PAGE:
13 designers share their ideas on the future of the house

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Last week, Home affairs hosted its third annual Future of Home conference, where we facilitated in-depth conversations with leaders from the home industry and beyond about the forces of change shaping the industry. From remote design consultations to the work-at-home model to a deep dive into NFTs and the metaverse, the two-day event covered a wide range of topics designed to take attendees out of their comfort zones and fit together. look to the future. After the conference, we asked 13 designers who were in attendance—Ahmad AbouZanat, Cristina Casañas-Judd, Lauren Because we, Emilie Clark, Jamie Duck, Zoe Feldman, Barry goralnick, Kathy kuo, Gala Magrina, Joy Moyler, Noz Nozawa, Beth diana smith and Katie Stage– what the future of the house looks like for them.

Noz NozawaAlanna hale

Digital natives
“My biggest takeaway is that my future clients who are digital native kids today will have had a fundamentally different relationship with the spatial design than anything my current clients might even imagine. I’ve learned that babies who interact with smartphones create new formative neural pathways that make their brains different, and young people create their own wild spaces in metaverse games like Fortnite and Roblox, which don’t have to adhere to. rigid rules of rectangular rooms – or even gravity, for that matter! It is telling to envision the possibility that our future generations of homeowners will perceive their homes as having the potential to be as inventive as the spaces they are creating today with their in-game currency, and which they will demand of our industry. to create products and solutions that match their imaginations. It is an intimidating and inspiring notion to think that my future employees, colleagues and clients will have started their love of home this way. –Noz Nozawa, Noz Design, San Francisco

Zoe Feldman

Zoe FeldmanCourtesy of Zoë Feldman

Growing demand
“I am more convinced than ever that we will continue to use digital platforms to make design more accessible and intelligible. I think people will continue to put their homes first and have more access to good design than ever before. The pandemic has forced us to look at our homes differently and has resulted in greater demand for home improvement. I believe this demand will only increase with time and exposure. I think the future of the house is much more chic than today! “-Zoë Feldman, Zoë Feldman Design, Washington, DC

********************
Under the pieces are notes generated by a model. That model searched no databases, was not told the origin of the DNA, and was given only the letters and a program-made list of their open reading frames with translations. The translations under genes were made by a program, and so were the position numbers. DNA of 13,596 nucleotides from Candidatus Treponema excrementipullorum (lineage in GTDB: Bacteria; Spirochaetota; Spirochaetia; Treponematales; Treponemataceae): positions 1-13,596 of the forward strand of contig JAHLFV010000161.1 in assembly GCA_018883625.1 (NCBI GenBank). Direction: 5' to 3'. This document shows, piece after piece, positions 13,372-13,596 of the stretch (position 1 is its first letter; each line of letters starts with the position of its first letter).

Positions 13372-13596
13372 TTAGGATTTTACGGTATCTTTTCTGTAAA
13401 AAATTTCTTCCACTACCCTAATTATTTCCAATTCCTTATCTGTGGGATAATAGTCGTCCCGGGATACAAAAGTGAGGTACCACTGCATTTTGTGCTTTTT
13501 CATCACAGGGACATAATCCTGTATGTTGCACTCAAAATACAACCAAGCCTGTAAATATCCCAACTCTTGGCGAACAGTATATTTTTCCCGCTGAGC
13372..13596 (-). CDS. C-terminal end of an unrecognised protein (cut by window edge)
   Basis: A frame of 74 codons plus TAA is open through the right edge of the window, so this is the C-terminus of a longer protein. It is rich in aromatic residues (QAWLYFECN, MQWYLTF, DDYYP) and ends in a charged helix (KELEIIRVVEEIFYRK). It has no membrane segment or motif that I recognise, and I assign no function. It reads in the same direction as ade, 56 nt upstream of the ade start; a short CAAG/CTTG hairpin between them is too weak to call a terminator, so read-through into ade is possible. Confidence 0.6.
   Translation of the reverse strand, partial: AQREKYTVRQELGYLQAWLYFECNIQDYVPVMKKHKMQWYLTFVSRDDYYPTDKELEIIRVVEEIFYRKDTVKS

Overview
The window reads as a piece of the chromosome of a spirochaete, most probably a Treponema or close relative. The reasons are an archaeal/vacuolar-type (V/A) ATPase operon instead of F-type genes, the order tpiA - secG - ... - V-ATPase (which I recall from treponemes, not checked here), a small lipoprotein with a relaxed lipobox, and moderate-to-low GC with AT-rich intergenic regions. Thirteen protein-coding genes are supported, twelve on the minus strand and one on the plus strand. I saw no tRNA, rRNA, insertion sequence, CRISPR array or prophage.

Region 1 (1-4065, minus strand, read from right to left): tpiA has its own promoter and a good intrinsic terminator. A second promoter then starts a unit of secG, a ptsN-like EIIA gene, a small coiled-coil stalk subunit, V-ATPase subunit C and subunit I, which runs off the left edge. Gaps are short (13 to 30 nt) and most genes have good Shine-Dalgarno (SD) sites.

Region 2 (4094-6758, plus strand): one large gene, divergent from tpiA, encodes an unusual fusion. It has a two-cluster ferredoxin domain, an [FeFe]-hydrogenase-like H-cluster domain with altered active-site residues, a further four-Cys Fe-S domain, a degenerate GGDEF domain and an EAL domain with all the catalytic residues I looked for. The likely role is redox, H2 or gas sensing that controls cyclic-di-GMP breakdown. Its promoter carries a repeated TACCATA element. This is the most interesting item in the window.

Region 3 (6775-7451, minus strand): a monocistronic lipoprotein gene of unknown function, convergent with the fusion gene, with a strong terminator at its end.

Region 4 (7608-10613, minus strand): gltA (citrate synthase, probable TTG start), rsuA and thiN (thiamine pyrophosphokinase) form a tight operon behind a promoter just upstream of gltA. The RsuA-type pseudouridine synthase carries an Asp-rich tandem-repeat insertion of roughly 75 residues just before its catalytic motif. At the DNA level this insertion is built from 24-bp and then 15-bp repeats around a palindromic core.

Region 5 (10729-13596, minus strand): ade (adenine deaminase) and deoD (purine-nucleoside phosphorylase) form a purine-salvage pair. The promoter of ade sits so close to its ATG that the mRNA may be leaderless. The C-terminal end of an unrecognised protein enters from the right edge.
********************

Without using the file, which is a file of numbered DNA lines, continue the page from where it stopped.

Ahmad AbouZanat

Ahmad AbouZanatCourtesy of Ahmad AbouZanat

Holistic approach
“The pandemic has pushed wellness to the forefront of the conversation about the future of the home. Well-being not only for our end users, owners, but also in the way we as professionals run our businesses, work with industry partners and continue to improve our practice. The main takeaways for me have been to provide clear communication about the services I provide, as well as the changes and impact these services will have. This clarity becomes a filter that ultimately leads to collaborations that are better suited to me and my clients. —Ahmad AbouZanat, Project AZ, New York

Lauren Caron

Lauren CaronCourtesy of Lauren Caron

Brand change
“My biggest conclusion was the confirmation that we are in an industry that will continue to create beauty in the world and improve the lives of people. As long as we focus on our own individual story, we will find the right clientele that will connect with us and allow us to continue in our business. I think my views on interior design branding have changed a bit. The brand may no longer be at the center of building a successful design business within this industry. Now it’s more about the designer and what sets them apart. This is now what we should be focusing on as we continue to grow and develop our business. “ —Lauren Caron, Studio Laloc, Seattle

Katie Floor

Katie FloorCourtesy of Katie Storey

More is more
“In the future, there will be more collaborations, more flexibility, more mobility and more creativity, so many positive trends! Oh, and for better or worse, there will be more design in the Metaverse as well. ” —Katie Storey, Floor Design, San Francisco

Beth diana smith

Beth diana smithCourtesy of Beth Diana Smith

Virtual reality
“I think the future of the home is virtual and automated, with a strong need for digital content creation and social media prioritization, where many soak up their inspiration and find designers they love. The conference changed my way of thinking and the way I prioritize what to focus on and what to learn in the short term. —Beth Diana Smith, Beth Diana Smith Interior Design, Irvington, New Jersey

Cristina Casañas Judd

Cristina Casañas JuddCourtesy of Cristina Casañas-Judd

The power of numbers